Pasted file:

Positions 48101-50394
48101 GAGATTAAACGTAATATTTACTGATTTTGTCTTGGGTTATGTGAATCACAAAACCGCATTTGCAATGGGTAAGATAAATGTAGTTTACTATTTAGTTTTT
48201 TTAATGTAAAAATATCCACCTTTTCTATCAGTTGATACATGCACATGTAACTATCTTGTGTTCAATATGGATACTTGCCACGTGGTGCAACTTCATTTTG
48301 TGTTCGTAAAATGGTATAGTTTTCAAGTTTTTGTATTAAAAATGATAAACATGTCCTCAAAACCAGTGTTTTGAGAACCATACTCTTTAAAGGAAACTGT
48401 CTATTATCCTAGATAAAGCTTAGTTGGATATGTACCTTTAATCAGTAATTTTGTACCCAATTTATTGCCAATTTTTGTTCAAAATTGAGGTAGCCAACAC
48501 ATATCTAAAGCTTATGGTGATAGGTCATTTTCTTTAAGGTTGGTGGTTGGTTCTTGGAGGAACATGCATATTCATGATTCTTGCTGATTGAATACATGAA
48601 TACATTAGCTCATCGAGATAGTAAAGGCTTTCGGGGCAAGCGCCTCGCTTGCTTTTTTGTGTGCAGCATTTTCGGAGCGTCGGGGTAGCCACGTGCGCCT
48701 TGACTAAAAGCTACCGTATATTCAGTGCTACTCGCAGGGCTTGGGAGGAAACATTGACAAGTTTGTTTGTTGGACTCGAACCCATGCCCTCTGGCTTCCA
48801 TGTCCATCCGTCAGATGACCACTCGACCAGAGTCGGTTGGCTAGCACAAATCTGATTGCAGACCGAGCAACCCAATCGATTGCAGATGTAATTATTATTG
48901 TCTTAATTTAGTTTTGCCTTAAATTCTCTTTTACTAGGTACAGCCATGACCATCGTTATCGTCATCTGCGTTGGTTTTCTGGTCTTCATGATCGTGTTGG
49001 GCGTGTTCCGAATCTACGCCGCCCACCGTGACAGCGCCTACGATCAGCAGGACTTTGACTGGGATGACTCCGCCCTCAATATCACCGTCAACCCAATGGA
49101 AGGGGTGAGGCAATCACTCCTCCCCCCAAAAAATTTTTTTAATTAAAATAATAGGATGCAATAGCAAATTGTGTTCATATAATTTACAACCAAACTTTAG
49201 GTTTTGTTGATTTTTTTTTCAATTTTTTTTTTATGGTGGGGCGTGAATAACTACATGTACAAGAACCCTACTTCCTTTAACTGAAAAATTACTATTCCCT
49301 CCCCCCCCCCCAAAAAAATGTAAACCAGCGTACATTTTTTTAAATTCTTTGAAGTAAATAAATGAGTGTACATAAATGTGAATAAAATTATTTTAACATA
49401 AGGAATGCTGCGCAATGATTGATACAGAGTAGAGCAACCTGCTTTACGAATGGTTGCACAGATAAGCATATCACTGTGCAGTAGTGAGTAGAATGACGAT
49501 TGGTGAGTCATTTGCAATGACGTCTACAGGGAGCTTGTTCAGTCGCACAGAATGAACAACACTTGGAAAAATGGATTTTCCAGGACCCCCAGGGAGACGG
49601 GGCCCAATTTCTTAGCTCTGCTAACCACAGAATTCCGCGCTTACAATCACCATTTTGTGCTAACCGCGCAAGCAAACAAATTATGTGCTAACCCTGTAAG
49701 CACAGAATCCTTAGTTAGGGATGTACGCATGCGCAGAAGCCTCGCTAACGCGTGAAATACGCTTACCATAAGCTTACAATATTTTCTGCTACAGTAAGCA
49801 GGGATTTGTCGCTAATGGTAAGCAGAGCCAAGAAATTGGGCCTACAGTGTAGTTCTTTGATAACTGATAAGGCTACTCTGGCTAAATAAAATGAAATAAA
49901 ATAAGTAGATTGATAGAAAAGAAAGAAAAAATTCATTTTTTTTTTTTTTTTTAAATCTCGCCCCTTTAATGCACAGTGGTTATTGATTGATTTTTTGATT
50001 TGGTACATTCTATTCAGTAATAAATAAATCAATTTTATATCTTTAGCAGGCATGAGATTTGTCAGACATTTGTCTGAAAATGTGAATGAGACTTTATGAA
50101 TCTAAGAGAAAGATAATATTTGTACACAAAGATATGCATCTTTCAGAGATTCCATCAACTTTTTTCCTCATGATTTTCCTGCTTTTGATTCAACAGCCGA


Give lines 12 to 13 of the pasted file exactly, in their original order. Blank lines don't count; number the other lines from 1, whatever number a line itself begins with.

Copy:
49101 AGGGGTGAGGCAATCACTCCTCCCCCCAAAAAATTTTTTTAATTAAAATAATAGGATGCAATAGCAAATTGTGTTCATATAATTTACAACCAAACTTTAG
49201 GTTTTGTTGATTTTTTTTTCAATTTTTTTTTTATGGTGGGGCGTGAATAACTACATGTACAAGAACCCTACTTCCTTTAACTGAAAAATTACTATTCCCT